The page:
Friday, August 17, 2007

A fully fleshed out metaphysical edifice such as Sri Aurobindo's

Any moron can see that involution is the metaphysical process by which the Absolute or God or Brahman involves itself in creation through a series of manifestations, generally regarded as a sequence of stages of enfolding. Evolution is the opposite of involution, so generally what we know about involution is by inference: it is what evolution is NOT. In terms of concepts within time, evolution may be fruitfully viewed as a process of emergence out of the Spirit, so you can say involution took place before evolution. On the other hand, you can also say that involution does not take place within time and therefore it makes no difference whether involution precedes or follows evolution or occurs simultaneously.
Got that? If you don't, I'm not surprised. It's rather abstract to me, too. And apart from placing involution within the context of a fully fleshed out metaphysical edifice such as Sri Aurobindo's, it's tough to really speak about involution and come away feeling satisfied.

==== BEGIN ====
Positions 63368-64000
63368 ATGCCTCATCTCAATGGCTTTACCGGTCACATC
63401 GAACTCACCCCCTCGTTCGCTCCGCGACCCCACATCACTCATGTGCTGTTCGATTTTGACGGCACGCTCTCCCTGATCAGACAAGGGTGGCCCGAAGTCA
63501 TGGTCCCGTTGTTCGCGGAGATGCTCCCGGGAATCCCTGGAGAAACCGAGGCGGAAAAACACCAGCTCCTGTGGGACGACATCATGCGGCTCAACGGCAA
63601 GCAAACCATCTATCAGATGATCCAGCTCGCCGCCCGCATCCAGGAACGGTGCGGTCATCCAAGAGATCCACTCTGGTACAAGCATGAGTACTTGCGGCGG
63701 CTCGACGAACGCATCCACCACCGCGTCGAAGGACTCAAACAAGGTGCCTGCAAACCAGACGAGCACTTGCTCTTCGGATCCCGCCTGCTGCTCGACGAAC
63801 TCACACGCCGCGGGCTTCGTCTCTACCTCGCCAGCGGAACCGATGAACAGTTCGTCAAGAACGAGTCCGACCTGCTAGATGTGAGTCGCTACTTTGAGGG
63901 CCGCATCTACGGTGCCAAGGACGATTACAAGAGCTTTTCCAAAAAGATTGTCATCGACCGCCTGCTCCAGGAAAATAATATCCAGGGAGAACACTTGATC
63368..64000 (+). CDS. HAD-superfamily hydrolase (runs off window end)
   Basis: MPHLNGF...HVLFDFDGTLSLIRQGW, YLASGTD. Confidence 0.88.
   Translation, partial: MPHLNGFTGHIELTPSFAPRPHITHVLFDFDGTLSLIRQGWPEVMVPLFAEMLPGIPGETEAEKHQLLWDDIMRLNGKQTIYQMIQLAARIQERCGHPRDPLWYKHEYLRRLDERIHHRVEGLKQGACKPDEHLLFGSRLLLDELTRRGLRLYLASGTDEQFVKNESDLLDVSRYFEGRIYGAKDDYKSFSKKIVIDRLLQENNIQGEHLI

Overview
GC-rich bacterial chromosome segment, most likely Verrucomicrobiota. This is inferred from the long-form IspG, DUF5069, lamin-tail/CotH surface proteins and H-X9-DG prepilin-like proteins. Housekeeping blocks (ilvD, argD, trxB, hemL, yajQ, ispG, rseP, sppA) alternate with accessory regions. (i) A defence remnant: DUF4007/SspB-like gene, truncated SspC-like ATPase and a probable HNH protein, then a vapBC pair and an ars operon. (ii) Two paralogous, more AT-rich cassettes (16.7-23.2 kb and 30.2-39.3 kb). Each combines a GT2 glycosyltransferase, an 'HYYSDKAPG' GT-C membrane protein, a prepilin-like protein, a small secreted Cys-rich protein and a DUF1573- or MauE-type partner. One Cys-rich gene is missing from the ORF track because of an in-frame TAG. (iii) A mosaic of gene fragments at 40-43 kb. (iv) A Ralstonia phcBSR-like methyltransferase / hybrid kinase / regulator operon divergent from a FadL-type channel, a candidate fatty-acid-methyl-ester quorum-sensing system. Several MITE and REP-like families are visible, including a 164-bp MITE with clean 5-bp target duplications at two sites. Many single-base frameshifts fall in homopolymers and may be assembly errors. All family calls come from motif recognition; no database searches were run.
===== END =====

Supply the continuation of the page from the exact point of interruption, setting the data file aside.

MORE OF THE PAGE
For as Sri Aurobindo noted, there is a realm of the psyche called the “vital mind,” so it is not at all uncommon to encounter a vital intellectual, just as it is not uncommon to encounter a noble and light-filled common laborer. It’s all about the light, not the intellectual content.

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